Gene Siskel and Roger Ebert, the Chicago-based dueling film critics who became the gold standard of entertainment commentary on TV, would have had a field day with Mediaocean's recent and somewhat unusual virtual event. The company's "Up Close to the Upfront" gathering of seven executives on different sides of the TV advertising marketplace used Siskel and Ebert's iconic way of judging movies to provoke conversation over how the 2021-22 Upfront process will turn out.
Instead of throwing out topics and letting the participants take their reactions in any direction, Mediaocean President Lance Neuhauser asked everyone to vote thumbs up or down on pairs of statements, then defend or explain their votes. The opening pair of statements:
Linear TV is faring well in the Upfronts.
Ad budgets are flocking to streaming.
Five of the panelists, including Katie Klein, PHD's U.S. President of Integrated Investment, and Cara Lewis, Dentsu Amplifi Executive Vice President and head of U.S. Media Investment, had their thumbs in the up position on the linear TV statement. One had thumbs down and another abstained. The second statement was the first of several with thumbs up the unanimous choice.
"Linear TV still has a place in advertisers' plans," Klein explained. "You still get scale. You still get brand safety. Conversations on diversity in spending continue. Your average consumer watches content on a big TV screen." However, Lewis' up thumb over linear TV's status with Upfront sales came with a caveat. "Faring well is what?" she questioned. Linear networks "are faring well because of the (price) inflation networks will charge."
As far as spending on programming services that stream -- through smart TV sets and connected devices that, in the cases of Samsung, LG and Vizio, are seeking Upfront dollars for the first time -- "some clients are there, some have to grow their inventory (to accommodate smart TV campaigns)," added Lewis.
On to the next pair of statements:
Networks are effectively packaging their linear and digital inventory together.
We can effectively transact against advanced audiences, and target demos beyond age and gender.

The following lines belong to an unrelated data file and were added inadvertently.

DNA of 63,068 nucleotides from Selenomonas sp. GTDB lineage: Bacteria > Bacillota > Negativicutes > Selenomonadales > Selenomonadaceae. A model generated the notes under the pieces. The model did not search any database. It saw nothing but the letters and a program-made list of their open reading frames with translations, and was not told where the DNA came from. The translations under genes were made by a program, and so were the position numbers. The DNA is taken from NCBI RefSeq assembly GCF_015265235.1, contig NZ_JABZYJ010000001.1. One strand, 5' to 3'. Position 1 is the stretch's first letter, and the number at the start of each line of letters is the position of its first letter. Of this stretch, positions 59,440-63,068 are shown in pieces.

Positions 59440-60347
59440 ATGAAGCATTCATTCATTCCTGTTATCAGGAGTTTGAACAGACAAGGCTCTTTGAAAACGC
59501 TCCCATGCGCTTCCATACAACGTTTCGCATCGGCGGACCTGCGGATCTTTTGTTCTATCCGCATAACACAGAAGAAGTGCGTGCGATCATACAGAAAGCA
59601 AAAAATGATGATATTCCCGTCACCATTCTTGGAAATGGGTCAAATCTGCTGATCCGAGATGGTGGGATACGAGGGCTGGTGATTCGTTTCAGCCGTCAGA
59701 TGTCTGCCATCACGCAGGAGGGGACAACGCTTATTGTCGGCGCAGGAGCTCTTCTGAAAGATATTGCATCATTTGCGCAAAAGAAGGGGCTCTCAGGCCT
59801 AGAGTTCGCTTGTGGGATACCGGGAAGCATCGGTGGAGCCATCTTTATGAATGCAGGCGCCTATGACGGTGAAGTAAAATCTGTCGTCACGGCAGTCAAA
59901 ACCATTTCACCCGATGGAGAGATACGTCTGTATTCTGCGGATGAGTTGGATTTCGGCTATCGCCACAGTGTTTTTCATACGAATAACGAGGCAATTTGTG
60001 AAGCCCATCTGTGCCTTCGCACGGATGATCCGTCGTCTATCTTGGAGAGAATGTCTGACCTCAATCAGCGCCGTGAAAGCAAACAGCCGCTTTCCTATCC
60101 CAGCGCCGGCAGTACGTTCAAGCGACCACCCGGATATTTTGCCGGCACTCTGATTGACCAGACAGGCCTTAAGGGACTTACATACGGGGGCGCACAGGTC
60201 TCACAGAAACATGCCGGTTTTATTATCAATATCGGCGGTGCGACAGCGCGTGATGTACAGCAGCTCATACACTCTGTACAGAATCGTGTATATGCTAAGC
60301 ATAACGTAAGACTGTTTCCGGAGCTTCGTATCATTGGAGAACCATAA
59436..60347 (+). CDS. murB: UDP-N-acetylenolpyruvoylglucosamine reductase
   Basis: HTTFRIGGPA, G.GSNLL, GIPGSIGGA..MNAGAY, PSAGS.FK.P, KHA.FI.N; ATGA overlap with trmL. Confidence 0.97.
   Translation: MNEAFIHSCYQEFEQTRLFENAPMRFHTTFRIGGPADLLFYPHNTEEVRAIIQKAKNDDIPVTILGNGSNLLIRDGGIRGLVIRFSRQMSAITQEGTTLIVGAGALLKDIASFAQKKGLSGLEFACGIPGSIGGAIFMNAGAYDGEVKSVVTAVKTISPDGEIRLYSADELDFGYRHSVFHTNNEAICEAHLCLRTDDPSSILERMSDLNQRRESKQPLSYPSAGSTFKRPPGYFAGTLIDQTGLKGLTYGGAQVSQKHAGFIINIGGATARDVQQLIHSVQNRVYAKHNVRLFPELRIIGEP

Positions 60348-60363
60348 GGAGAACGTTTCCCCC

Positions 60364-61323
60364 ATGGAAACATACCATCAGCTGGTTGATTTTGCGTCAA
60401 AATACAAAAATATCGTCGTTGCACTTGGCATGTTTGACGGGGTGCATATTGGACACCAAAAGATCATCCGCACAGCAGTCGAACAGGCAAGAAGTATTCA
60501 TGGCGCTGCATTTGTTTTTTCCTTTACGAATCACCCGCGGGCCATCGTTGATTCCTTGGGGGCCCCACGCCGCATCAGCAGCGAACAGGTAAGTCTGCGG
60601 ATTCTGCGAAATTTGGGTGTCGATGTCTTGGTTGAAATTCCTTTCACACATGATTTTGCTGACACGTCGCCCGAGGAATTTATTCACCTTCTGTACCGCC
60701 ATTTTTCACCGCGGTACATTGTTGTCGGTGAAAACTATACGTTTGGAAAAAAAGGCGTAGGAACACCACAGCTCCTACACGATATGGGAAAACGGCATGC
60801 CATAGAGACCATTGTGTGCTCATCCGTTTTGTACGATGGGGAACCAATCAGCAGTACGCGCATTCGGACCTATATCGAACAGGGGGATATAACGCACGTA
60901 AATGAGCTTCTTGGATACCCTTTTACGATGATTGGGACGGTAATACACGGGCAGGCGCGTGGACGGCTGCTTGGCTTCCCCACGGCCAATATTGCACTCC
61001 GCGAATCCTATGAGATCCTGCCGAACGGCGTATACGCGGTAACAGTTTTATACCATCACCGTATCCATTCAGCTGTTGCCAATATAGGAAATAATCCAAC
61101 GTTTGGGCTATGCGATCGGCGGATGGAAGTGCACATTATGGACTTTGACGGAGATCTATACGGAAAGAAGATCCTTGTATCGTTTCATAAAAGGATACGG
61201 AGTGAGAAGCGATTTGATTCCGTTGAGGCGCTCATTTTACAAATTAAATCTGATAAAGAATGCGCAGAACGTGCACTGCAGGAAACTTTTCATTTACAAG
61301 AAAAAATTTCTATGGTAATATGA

All but one panelist had thumbs down on the first statement, with everyone thumbs up on the second. Klein and Lewis joined in the thumbs down, then up result.
"We're not seeing progress in effective packaging," declared Horizon Media Senior Vice President Samantha Rose, who oversees advanced TV and video solutions business. "We want to see more consistency. There is momentum on the transaction front through a lot of collaboration and partnerships."
Kelly Abcarian, NBCUniversal's Executive Vice President of Measurement and Impact Advertising and Partnerships, offered a different angle on the packaging issue. "We're doing a lot of work bringing together cross-platform measurement. Huge progress has been made. I'm very optimistic about the path forward through initiatives like Open AP."
"The consumer is into content anywhere," added Lewis. "We as buyers have to leap across the landscape in the right way."
One pair of statements elicited more contrarian reaction than the others. One touted cross-platform measurement as this year's most important Upfront measurement metric. The other classified business outcomes (retail sales results/consumer behavior shifts/service usage) as the 2021 metric. Five of the seven panelists had up thumbs on the first statement, with two pointing their thumbs downward. In the matter of business outcomes, three panelists were in the up column, two down (including Lewis) and two were undecided (including Klein).
"In order to best measure business outcomes, we have to focus on breaking down the media silos and measure the incremental reach you get from streaming and digital channels," Klein insisted. On the other hand, Lewis labeled cross-platform measurement the year's top metric because "you have to get there for frequency reasons," she said. "There are so many different factors playing into business outcomes. Not every single (advertiser) category can use it as a metric right now."
Before going their separate ways, Mediaocean's group of executives agreed that the next 12 months of TV advertising sales activity will be exciting -- and terrifying. "We welcome the challenges," said Klein. "They make for an opportunity to create more solutions for individual client needs."
Also on hand with their thumbs up/down declarations and explanations: Mondelez International global marketing data lead Michael Lampert; Roku head of local sales Kristin Wnuk, and Andre Swanston, Co-Founder and Chief Executive Officer at TruOptik.
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